- Some analysts claim stocks are cheap, others argue stocks are expensive. Which one is it?
- P/E ratios vary depending on calculation method. Discussed are two and why they may be altogether worthless.
- There is one "non-fudgeable" valuation metric: dividends.
A standard is defined as a rule set by an authority to measure quantity, quality, weight or value. In short, standards are established to limit confusion.
By what standard are analysts measuring stock market valuation? There must be different "standards," because stock market valuation is a passionately fought and never-ending debate. Some analysts say that stocks are overvalued, others argue they are cheap. How can that be, and who is right?
This article will review three different valuation metrics, each plotted against the S&P 500 (timeframe: from 1881-2013; datasource: Robert Shiller), and two variables that make P/E analysis almost worthless.
Valuation Metric #1: 12-month Trailing P/E
Figure 1 shows the S&P 500 P/E ratio based on 12-month trailing "as reported" earnings.
As of December 31, the 12-month trailing as reported P/E was at 18.19 (18.91 today).
The 134-year average is 15.81. The highest reading was 123.79 (May 2009), the lowest reading was 5.31 (December 1917).
Based on this P/E metric, the S&P 500 (SNP: ^GSPC) is 19.6% overvalued (compared to its 134-year average).
Valuation Metric #2: Cyclically Adjusted P/E
Figure 2 shows the S&P 500 Cyclically Adjusted P/E ratio (NYSEARCA:CAPE). The CAPE is based on average inflation-adjusted earnings from the previous 10 years (formula: take the annual EPS of S&P 500 for the past 10 years. Adjust EPS for inflation using the CPI. Take the average of inflation adjusted EPS figures over the 10-year period. Divide the current level of the S&P 500 by the 10-year average EPS).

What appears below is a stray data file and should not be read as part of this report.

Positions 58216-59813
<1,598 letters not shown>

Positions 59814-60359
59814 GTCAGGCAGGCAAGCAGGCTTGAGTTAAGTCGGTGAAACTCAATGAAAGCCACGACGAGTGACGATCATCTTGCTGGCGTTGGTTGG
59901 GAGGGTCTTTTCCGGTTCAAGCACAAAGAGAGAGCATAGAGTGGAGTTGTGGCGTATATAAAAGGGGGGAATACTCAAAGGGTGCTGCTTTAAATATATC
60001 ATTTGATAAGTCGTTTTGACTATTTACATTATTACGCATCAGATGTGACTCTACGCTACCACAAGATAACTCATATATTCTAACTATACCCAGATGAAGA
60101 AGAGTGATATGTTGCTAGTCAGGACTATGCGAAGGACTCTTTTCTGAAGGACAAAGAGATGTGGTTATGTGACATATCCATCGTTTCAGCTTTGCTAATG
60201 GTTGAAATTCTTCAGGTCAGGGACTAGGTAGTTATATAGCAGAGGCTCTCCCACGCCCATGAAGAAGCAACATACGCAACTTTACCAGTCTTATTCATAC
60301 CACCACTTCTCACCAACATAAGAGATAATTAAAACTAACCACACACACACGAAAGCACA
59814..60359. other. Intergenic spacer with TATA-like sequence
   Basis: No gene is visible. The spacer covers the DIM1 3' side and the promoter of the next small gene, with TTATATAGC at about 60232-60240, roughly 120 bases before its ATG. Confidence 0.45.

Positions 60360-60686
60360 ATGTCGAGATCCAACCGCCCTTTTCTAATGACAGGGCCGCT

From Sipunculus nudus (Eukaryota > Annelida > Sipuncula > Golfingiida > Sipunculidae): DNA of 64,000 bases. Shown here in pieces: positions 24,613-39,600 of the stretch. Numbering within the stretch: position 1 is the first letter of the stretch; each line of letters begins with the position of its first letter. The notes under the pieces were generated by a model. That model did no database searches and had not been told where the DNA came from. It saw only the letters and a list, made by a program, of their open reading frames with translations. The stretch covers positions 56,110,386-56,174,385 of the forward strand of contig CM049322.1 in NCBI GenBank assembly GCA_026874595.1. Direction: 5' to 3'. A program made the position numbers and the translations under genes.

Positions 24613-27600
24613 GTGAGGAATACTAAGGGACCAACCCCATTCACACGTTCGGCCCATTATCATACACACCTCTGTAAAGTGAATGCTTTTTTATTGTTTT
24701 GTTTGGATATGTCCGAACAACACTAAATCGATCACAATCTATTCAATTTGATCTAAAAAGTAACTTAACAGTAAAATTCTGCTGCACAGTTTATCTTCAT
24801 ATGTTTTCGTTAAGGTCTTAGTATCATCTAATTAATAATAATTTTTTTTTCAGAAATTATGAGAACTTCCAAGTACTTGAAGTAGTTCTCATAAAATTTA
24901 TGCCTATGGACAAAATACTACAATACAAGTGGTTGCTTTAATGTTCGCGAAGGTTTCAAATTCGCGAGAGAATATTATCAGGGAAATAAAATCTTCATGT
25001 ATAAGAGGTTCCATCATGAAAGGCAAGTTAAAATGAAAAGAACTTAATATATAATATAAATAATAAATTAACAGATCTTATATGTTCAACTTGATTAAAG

As of December 31, the CAPE was at 24.86 (25.62 today).
The 134-year average is 16.61. The highest reading was 44.20 (December 1999), the lowest reading was 4.78 (December 1920).
Based on the CAPE, the S&P 500 (NYSEARCA: SPY) is 54.24% overvalued.
Valuation Metric #3: Forward (Imaginary) P/E
The forward P/E is based on forecasted (or projected) earnings. Wall Street analysts are generally optimistic, and most optimistic towards market peaks. As such, earnings forecasts are often inflated, resulting in depressed P/E ratios.
The current S&P 500 P/E based on projected earnings is 15.80. This P/E doesn't have a 134-year history, but here is what Factset says about the forward P/E:
"The current 12-month P/E ratio is stil below the 15-year average (16.0). During the first two years of this time frame (1999 - 2001), the forward P/E ratio was consistently above 20.0, peaking at around 25. With the forward P/E ratio still below the 15-year average and not close to the higher P/E ratios recorded in the early years of this period, one could argue that the index may still be undervalued."
Is P/E Ratio Analysis Worthless?
There are two problems with P/E ratio based valuation analysis:
1) Corporations can and often do fudge their balance sheets (such as FASB rule 157). More details about one of the biggest loopholes here: The Simple Trick that Ruined the P/E Ratio for Everybody.
2) Multiple expansion: Multiple expansion is a fancy term for investors' willingness to overpay for stocks. Some research suggests that 70% of bull market returns are based on multiple expansion.
To wit. In January, one high-flying tech stock was trading with a P/E ratio of 1,403. The January 5 Profit Radar Report featured this little tidbit:
"Trivia: Which high-flying tech leader has a P/E ratio of 1,403? Tip: This stock is the fourth biggest component of the Nasdaq-100. Answer: Amazon (NASDAQ:AMZN). Amazon founder Jeff Bezos is a true visionary and Amazon is working on amazing technology, but ultimately earnings are more important than pure vision. A close below 380 would open the door for much lower targets."
From January to May, AMZN lost as much as 30%. Willingness for "multiple expansion" creates bubbles, and there's no telling when bubbles start or end. It's a wild card. Ultimately, a stock is worth as much as investors are willing to pay for it, regardless of its P/E ratio.
The "Non-Fudgeable" Valuation Metric
Investors are irrational and corporations can cook the books, but one gauge that can't be fudged are dividends. Dividends are either paid, or not.
The S&P 500 dividend yield was at 1.94% on December 31 (1.91% today).
The 134-year average is 4.32%. The highest yield was 13.84% (June 1932), the lowest yield 1.11% (August 2000).
Based on dividend yields, the S&P 500 is 55.79% overvalued.
Each of the above charts is plotted against the S&P 500, providing a clear visual that valuations don't work as short-term market timing tools. What does work as short-term timing tool?
Here is a closer look at a fascinating type of analysis that's pegged the recent S&P 500 moves: